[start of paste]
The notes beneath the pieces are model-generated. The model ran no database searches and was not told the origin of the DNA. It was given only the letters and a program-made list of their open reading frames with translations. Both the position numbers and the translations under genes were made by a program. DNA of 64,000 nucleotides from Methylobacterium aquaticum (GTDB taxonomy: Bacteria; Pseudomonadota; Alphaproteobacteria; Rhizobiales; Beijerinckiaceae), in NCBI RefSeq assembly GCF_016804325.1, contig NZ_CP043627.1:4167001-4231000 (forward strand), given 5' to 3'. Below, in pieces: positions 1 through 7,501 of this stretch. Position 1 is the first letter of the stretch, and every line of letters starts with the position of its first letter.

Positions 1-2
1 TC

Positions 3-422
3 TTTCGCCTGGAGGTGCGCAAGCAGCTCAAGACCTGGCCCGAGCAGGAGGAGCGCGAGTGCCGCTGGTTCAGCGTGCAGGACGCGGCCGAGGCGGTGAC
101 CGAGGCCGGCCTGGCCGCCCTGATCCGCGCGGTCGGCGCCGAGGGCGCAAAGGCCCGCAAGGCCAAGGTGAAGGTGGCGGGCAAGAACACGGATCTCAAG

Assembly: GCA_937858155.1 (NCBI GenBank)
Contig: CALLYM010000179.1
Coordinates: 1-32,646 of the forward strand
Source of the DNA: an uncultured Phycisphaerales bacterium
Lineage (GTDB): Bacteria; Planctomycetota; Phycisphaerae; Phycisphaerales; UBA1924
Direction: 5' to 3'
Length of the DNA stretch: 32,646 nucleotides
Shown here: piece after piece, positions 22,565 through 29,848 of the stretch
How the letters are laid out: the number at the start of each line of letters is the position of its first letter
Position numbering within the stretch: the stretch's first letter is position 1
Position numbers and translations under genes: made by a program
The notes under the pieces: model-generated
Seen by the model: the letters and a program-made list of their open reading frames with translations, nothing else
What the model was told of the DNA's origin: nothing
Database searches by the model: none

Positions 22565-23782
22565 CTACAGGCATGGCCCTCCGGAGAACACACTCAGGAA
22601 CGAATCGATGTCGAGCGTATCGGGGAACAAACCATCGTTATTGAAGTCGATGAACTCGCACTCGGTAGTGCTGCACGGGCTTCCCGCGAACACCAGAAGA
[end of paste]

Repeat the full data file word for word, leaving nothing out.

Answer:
The notes beneath the pieces are model-generated. The model ran no database searches and was not told the origin of the DNA. It was given only the letters and a program-made list of their open reading frames with translations. Both the position numbers and the translations under genes were made by a program. DNA of 64,000 nucleotides from Methylobacterium aquaticum (GTDB taxonomy: Bacteria; Pseudomonadota; Alphaproteobacteria; Rhizobiales; Beijerinckiaceae), in NCBI RefSeq assembly GCF_016804325.1, contig NZ_CP043627.1:4167001-4231000 (forward strand), given 5' to 3'. Below, in pieces: positions 1 through 7,501 of this stretch. Position 1 is the first letter of the stretch, and every line of letters starts with the position of its first letter.

Positions 1-2
1 TC

Positions 3-422
3 TTTCGCCTGGAGGTGCGCAAGCAGCTCAAGACCTGGCCCGAGCAGGAGGAGCGCGAGTGCCGCTGGTTCAGCGTGCAGGACGCGGCCGAGGCGGTGAC
101 CGAGGCCGGCCTGGCCGCCCTGATCCGCGCGGTCGGCGCCGAGGGCGCAAAGGCCCGCAAGGCCAAGGTGAAGGTGGCGGGCAAGAACACGGATCTCAAG

Assembly: GCA_937858155.1 (NCBI GenBank)
Contig: CALLYM010000179.1
Coordinates: 1-32,646 of the forward strand
Source of the DNA: an uncultured Phycisphaerales bacterium
Lineage (GTDB): Bacteria; Planctomycetota; Phycisphaerae; Phycisphaerales; UBA1924
Direction: 5' to 3'
Length of the DNA stretch: 32,646 nucleotides
Shown here: piece after piece, positions 22,565 through 29,848 of the stretch
How the letters are laid out: the number at the start of each line of letters is the position of its first letter
Position numbering within the stretch: the stretch's first letter is position 1
Position numbers and translations under genes: made by a program
The notes under the pieces: model-generated
Seen by the model: the letters and a program-made list of their open reading frames with translations, nothing else
What the model was told of the DNA's origin: nothing
Database searches by the model: none

Positions 22565-23782
22565 CTACAGGCATGGCCCTCCGGAGAACACACTCAGGAA
22601 CGAATCGATGTCGAGCGTATCGGGGAACAAACCATCGTTATTGAAGTCGATGAACTCGCACTCGGTAGTGCTGCACGGGCTTCCCGCGAACACCAGAAGA